SHREVEPORT, La. -- Louisiana and Arkansas remain measles free while the CDC tracks measles cases in 26 states, including Texas. Forty-one new measles cases have been reported in the last two weeks bringing the number of confirmed cases to 1,022.
If the outbreak continues the United States will lose its measles elimination status. And summer travel only adds to the risk and the worry for unvaccinated children and adults.
Having your child vaccinated isn't always an easy decision. Up until a few months ago, diseases like the measles were of little concern. Measles in the U.S. had been eliminated.
“It's a huge step back for public health. To see the re-emergence of a disease that we have been able to get rid of essentially is very disheartening," said Dr. Martha Whyte, Louisiana Department of Health and Hospitals regional medical director.
In 2000, measles in the U.S. had been eliminated with only a few cases here and there.
"The only cases that we saw were cases that were imported from other countries where measles was still being transmitted,' said Joseph Bocchini Jr., a professor of pediatrics and pediatric infectious disease and president of the National Foundation for Infectious Disease.
And those cases usually involved a specific community.
Bocchini says those outbreaks were nothing like what we are seeing now. "Now, when a case is imported there are a significant percentage of children, young adults who are not immunized and they're able with that number of people to sustain an outbreak."
Whyte says even those who have received the MMR vaccine, the shot for measles, Mumps and rubella may be at risk of contracting the measles. She says here's why: "There was a time before 1994 when we didn't do the two vaccinations. Most of us have gotten caught up. But there are people who have not."
Louisiana is fortunate, Whyte say,s so far there have been no reports of new measles cases. "We actually have a high percentage rate of vaccination against measles. We are about 95.7 percent," she said.
The vaccination rate last school year was 100 percent for Red River Parish; 97 percent in Bienville, Webster, Natchitoches, and DeSoto parishes. Bossier isn't far behind and about 94 percent of public school students in Caddo have been vaccinated.
But, according to the CDC, nationally the percentage of children under 2 years old who haven't received the MMR or any vaccinations has quadrupled in the last 17 years.
Surprisingly, that's not always because the parent is anti-vaccine explains one parent.
"Our children have had some vaccinations. They just haven't had all of them and they haven't been done in the order that modern medicine says that they need to be," said a localmother who asked not to be identified.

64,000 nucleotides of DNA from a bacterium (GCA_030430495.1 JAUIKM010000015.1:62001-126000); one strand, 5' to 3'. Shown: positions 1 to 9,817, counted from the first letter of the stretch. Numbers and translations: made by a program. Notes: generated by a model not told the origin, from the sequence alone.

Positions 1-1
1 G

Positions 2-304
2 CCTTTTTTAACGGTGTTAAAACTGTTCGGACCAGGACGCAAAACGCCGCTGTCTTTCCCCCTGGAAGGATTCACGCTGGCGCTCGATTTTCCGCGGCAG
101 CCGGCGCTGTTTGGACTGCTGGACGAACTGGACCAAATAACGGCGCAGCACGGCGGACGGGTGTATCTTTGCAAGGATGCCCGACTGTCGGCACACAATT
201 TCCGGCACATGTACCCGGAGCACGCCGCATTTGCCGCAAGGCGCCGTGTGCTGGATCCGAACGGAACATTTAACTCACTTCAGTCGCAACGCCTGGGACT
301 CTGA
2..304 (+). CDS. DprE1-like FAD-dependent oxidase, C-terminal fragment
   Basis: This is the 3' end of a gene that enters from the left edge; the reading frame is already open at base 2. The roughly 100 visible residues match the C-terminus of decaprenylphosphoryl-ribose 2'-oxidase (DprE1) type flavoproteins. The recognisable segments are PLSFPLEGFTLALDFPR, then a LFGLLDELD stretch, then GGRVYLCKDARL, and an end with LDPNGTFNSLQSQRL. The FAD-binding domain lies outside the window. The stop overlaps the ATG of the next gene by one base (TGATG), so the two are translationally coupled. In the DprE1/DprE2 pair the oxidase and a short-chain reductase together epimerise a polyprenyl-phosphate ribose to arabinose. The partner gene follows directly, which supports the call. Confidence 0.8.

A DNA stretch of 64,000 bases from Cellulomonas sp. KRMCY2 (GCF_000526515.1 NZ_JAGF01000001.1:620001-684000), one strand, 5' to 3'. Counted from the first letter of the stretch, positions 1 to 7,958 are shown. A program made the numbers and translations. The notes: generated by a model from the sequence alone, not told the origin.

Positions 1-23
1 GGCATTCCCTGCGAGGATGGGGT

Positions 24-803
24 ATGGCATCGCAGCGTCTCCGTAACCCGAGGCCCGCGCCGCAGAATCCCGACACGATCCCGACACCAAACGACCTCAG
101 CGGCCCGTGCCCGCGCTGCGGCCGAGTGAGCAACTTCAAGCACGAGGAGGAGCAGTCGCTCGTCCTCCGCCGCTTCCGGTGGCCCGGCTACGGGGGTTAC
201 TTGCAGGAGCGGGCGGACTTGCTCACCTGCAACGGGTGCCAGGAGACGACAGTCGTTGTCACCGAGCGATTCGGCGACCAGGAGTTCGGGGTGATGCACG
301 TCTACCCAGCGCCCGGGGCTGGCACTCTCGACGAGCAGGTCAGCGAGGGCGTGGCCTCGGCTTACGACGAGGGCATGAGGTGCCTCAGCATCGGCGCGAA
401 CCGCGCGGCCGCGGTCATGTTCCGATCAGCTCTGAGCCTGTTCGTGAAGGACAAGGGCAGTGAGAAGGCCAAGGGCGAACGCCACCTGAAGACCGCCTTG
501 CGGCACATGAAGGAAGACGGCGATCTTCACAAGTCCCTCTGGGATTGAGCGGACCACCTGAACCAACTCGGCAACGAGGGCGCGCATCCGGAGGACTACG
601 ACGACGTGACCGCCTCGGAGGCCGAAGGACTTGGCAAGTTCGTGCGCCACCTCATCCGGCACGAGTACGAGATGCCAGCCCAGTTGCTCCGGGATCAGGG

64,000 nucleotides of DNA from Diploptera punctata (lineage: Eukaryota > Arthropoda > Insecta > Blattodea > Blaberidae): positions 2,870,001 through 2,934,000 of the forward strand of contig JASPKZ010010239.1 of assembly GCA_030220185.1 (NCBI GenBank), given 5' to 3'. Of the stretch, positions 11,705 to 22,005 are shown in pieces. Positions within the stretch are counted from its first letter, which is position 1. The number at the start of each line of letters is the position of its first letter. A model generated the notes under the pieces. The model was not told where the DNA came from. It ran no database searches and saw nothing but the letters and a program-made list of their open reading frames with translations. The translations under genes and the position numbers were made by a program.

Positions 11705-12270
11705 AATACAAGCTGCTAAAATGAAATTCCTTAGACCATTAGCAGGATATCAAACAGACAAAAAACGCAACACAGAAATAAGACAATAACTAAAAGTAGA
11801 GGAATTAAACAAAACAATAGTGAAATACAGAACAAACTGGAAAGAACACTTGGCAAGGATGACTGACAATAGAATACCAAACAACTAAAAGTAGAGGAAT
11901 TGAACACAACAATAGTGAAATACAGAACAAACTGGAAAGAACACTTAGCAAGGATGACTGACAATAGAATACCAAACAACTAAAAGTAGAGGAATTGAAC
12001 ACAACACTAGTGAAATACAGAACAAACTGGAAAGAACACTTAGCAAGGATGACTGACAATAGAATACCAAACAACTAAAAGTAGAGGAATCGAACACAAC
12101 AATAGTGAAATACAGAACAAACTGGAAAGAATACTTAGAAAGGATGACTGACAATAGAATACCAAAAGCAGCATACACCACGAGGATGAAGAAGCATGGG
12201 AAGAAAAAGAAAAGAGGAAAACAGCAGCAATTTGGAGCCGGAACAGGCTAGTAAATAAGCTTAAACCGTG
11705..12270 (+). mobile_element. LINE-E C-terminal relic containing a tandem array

She is like a growing number of parents who choose to go outside CDC recommendations, especially when it comes to the MMR vaccine.
"When you're looking at this little baby who's barely had enough time to build up their own immunity and your injecting them with three live viruses all at one time, I don't understand how that's advantageous for the child," the mother said.
Her choice to not vaccinate when her child was small has restricted her family from making another choice today.
"This summer we aren't doing any travelling and that is something we did consider," she said.
And health officials say summer travel could bring even more measles cases.
"This is a highly contagious virus. You don't have to come in direct contact with someone to get measles. Measles spreads through the air with coughs and sneezes and it can stay in the air for up to two hours after an individual leaves the room," Bocchini said.
If the spread of the disease continues through the end of September, the U.S. will lose its status of having eliminated measles.
"I don't want my children to have measles, but when you look at the vaccine to vaccinate your children against measles its measles, mumps and rubella all in one," said the mother.
She told me parents who want to vaccinate should also have the choice of single dose shots. But there's not a single shot for the measles.
KTBS asked: "But if you could you would?" She replied, "Absolutely, in a heartbeat. It just doesn't exist."
For now, health experts can only treat cases as they come up and hope the measles outbreak runs its course before the U.S. loses the status of having eliminated the disease.
This is the worst outbreak of the measles since 1992. Experts say two doses of the MMR vaccine is 97 percent effective in preventing the disease. The CDC only began recommending two doses of MMR vaccine in 1989.